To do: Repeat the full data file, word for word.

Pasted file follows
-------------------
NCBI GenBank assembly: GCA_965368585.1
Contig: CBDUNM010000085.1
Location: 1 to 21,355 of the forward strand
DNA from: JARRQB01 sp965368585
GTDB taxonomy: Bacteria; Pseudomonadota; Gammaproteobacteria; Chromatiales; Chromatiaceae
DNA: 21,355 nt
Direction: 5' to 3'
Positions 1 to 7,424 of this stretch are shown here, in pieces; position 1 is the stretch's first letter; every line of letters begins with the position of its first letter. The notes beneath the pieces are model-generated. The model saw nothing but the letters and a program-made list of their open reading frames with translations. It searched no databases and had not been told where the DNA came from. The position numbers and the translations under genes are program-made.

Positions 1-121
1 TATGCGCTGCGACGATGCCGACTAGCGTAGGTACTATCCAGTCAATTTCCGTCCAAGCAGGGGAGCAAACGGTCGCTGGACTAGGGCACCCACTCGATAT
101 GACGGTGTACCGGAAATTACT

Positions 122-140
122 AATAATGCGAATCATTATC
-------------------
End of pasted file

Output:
NCBI GenBank assembly: GCA_965368585.1
Contig: CBDUNM010000085.1
Location: 1 to 21,355 of the forward strand
DNA from: JARRQB01 sp965368585
GTDB taxonomy: Bacteria; Pseudomonadota; Gammaproteobacteria; Chromatiales; Chromatiaceae
DNA: 21,355 nt
Direction: 5' to 3'
Positions 1 to 7,424 of this stretch are shown here, in pieces; position 1 is the stretch's first letter; every line of letters begins with the position of its first letter. The notes beneath the pieces are model-generated. The model saw nothing but the letters and a program-made list of their open reading frames with translations. It searched no databases and had not been told where the DNA came from. The position numbers and the translations under genes are program-made.

Positions 1-121
1 TATGCGCTGCGACGATGCCGACTAGCGTAGGTACTATCCAGTCAATTTCCGTCCAAGCAGGGGAGCAAACGGTCGCTGGACTAGGGCACCCACTCGATAT
101 GACGGTGTACCGGAAATTACT

Positions 122-140
122 AATAATGCGAATCATTATC